Journey Through the Darien Jungle

Journey Through the Darien Jungle

The 2,500-plus mile journey undertaken in search of safety, work and prosperity.

The Darién Gap is a 66 mile roadless, lawless stretch of mountainous rainforest in between Colombia and Panama. It is the only place where the Pan American Highway breaks off, and has held the reputation of being virtually uncrossable, by locals and visitors alike. Yet the past few years have seen an exponential increase of migrants crossing this stretch, all in hopes of reaching the United States in search of work and safety.

In the first seven months of 2023, almost 250,000 people, mostly from Venezuela, risked their lives to navigate the Darién Gap on foot. This figure has already surpassed the number of migrants that crossed in all of 2022. The number of children making the crossing also went up in recent years, with close to 32,500 entering the jungle between January and October 2022.

The trek can take more than a week, with dangers ranging from ravines and flash floods to vipers and poisonous spiders. There are also man-made contributions to the landscape, such as unexploded ordnances left by the US military, which practiced dropping bombs over the Darién as part of its Cold War mission to make the world safe for capitalism.

Economic insecurity, political upheaval, and violence are causing a record number of migrants to flee their home countries. Most migrants trying to cross the Darién Gap are also desperately poor, searching for safety and prosperity. In recent years, the COVID-19 pandemic has also exacerbated these economic problems, driving thousands to risk their lives in the jungle.

In August, Panama’s Immigration Service Director, Samira Gozaine, said that between 2,600 and 2,800 migrants have been making the crossing per day. It’s estimated that if this pace continues, as many as 400,000 people may cross the Darién Gap by the end of 2023.

The lifting of COVID-19 border restrictions has reopened many travel routes across Latin America. Most migrants are ultimately headed for the southern U.S. border, where they hope the Biden administration will grant them asylum. But, as the United States faces an immigration crisis, it’s becoming increasingly harder to get into the country. 

The majority of migrants are from Venezuela, followed by Ecuador and Haiti. However, some come from as far away as Angola, Bangladesh, and Uzbekistan.

Since a devastating earthquake rocked Haiti in 2010, tens of thousands of Haitians have moved to South America, where they have faced discrimination and economic difficulties.  In 2021, 61 percent of migrants traversing the Darién Gap were from Haiti, dropping to 9 percent in 2022. Despite this, Haiti continues to endure gang violence and political instability.

The number of people risking their lives to cross has increased as socioeconomic conditions continue to worsen across South America. For example, the number of Venezuelans crossing the gap has sharply increased as the humanitarian and political situation in their country has deteriorated. Many of the Venezuelans who are making the journey are on the move for the second or third time, after struggling to rebuild their lives in other South American countries.

In order to embark on this journey, migrants must go to the north, to the coastal town of Necoclí, Colombia. Most migrants already in the region travel on foot or take local transportation to get there. But for those coming from Africa and the Caribbean, the route is more complicated.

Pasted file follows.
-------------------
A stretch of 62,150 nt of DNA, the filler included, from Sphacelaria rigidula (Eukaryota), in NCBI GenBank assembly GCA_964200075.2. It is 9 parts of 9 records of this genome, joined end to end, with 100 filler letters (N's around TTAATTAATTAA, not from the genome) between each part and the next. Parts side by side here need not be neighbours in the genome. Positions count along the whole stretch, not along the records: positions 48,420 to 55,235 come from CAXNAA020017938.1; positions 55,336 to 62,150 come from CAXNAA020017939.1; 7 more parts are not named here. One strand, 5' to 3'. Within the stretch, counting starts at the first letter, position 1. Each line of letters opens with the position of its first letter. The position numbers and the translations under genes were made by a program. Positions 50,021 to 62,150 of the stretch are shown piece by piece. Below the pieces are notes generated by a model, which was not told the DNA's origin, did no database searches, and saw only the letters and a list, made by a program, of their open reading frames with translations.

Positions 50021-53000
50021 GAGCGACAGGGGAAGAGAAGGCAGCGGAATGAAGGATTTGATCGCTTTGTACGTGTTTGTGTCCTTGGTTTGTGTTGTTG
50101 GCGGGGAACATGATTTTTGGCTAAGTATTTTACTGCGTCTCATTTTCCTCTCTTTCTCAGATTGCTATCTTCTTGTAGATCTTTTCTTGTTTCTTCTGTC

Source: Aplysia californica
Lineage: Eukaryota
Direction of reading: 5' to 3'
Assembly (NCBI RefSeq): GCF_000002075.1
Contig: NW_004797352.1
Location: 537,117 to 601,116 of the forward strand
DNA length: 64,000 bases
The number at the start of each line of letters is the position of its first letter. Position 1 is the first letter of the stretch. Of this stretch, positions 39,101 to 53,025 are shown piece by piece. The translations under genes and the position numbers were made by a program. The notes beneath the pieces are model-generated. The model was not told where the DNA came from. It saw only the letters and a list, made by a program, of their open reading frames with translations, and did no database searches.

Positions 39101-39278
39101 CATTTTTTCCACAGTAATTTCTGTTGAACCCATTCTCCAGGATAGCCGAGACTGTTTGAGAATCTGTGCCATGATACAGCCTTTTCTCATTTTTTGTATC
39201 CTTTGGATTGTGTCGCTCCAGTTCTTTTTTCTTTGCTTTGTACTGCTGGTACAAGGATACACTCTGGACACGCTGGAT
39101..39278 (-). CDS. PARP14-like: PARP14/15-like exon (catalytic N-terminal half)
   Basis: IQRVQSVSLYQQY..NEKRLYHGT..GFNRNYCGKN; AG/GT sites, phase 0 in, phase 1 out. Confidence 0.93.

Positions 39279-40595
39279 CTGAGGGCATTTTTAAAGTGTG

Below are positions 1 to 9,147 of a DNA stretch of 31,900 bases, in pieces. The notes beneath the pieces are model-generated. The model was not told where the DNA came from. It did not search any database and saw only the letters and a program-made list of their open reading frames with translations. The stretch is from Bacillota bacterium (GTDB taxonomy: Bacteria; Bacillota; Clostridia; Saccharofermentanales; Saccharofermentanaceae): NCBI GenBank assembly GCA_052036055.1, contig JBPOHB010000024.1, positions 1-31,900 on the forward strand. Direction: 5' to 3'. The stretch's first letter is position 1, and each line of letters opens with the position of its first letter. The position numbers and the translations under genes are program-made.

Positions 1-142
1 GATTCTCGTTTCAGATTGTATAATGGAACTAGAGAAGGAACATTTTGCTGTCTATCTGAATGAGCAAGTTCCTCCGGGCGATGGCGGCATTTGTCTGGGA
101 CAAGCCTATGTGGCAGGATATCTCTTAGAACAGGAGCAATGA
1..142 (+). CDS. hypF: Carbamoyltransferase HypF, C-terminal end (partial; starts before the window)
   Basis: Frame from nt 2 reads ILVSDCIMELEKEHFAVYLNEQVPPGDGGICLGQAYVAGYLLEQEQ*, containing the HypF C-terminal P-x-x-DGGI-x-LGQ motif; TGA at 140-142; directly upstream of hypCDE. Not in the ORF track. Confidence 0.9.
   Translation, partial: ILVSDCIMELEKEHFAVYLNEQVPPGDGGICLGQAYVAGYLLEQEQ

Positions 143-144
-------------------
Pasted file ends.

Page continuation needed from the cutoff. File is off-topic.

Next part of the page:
With more pressure from the United States to contain illegal immigration, the Mexican government has restricted its visa requirements, making it more difficult for people to fly directly to the U.S.-Mexico border. Instead, they opt to fly into Brazil or Ecuador, where visa policies are more lenient. 

Necoclí is a major transit point for migrants seeking to enter Panama from Colombia. While the number of migrants crossing the border slowed at the start of the COVID-19 pandemic, the relaxation of travel restrictions across the region has seen thousands of migrants flow into the small town. From there, they have to take an hour-long boat ride to Acandí, a town about five miles from the Panama border. 

Once in Acandí, migrants head for the Darién Gap. It can be a dangerous hike, sometimes taking ten or more days. Many pay to be led by local guides, or “coyotes.” Along the route are smugglers and criminal groups, including members of the Revolutionary Armed Forces of Colombia (FARC) and the Gulf Clan, a paramilitary group and Colombia’s largest drug cartel. 

The trek through the jungle can be harsh and deadly. Travelers have to cross 60 miles of dangerous and roadless paths filled with mud and rocks. The path is especially dangerous for women and children, as sexual attacks are common. Many don’t make it, and even for those that do, the journey is nowhere near over.  

While the route is evolving, migrants usually exit the jungle at Bajo Chiquito, a small village in eastern Panama. There, they are met by international humanitarian organizations such as Doctors Without Borders and UNICEF.

But to get to the United States, migrants still  have to cross half a dozen more borders and travel over 2,500 miles, where they face the constant risk of being stopped or deported. In early 2023, U.S. officials announced they had struck a deal with Colombia and Panama to shut down the Darién Gap route.

As the U.S. tries to tighten border control even further, more and more migrants have been forced to stay at the border. As conditions in their home countries deteriorate, it is unclear what they must do. With mass deportations and stoppings at the border, many migrants face the demise of their dreams of prosperity and safety, the reason they came so far in the first place.

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